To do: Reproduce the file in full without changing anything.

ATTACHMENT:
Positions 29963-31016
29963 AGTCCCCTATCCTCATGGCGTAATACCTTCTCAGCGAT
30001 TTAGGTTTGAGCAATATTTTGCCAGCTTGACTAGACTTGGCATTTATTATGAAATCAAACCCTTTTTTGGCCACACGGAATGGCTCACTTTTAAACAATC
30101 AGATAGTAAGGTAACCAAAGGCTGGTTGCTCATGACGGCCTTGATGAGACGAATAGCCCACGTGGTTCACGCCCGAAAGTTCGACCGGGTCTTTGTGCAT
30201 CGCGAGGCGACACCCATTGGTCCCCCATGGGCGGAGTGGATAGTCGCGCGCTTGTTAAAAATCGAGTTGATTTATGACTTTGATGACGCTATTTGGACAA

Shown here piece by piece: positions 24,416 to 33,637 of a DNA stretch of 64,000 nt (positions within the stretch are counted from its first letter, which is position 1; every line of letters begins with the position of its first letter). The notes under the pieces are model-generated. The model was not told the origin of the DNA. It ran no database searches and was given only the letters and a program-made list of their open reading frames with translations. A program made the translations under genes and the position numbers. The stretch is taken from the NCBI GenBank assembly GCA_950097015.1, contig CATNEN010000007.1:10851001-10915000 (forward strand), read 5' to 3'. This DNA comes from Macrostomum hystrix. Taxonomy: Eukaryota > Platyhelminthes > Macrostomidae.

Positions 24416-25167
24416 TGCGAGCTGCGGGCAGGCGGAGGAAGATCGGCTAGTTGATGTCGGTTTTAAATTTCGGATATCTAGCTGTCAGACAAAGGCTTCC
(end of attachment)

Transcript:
Positions 29963-31016
29963 AGTCCCCTATCCTCATGGCGTAATACCTTCTCAGCGAT
30001 TTAGGTTTGAGCAATATTTTGCCAGCTTGACTAGACTTGGCATTTATTATGAAATCAAACCCTTTTTTGGCCACACGGAATGGCTCACTTTTAAACAATC
30101 AGATAGTAAGGTAACCAAAGGCTGGTTGCTCATGACGGCCTTGATGAGACGAATAGCCCACGTGGTTCACGCCCGAAAGTTCGACCGGGTCTTTGTGCAT
30201 CGCGAGGCGACACCCATTGGTCCCCCATGGGCGGAGTGGATAGTCGCGCGCTTGTTAAAAATCGAGTTGATTTATGACTTTGATGACGCTATTTGGACAA

Shown here piece by piece: positions 24,416 to 33,637 of a DNA stretch of 64,000 nt (positions within the stretch are counted from its first letter, which is position 1; every line of letters begins with the position of its first letter). The notes under the pieces are model-generated. The model was not told the origin of the DNA. It ran no database searches and was given only the letters and a program-made list of their open reading frames with translations. A program made the translations under genes and the position numbers. The stretch is taken from the NCBI GenBank assembly GCA_950097015.1, contig CATNEN010000007.1:10851001-10915000 (forward strand), read 5' to 3'. This DNA comes from Macrostomum hystrix. Taxonomy: Eukaryota > Platyhelminthes > Macrostomidae.

Positions 24416-25167
24416 TGCGAGCTGCGGGCAGGCGGAGGAAGATCGGCTAGTTGATGTCGGTTTTAAATTTCGGATATCTAGCTGTCAGACAAAGGCTTCC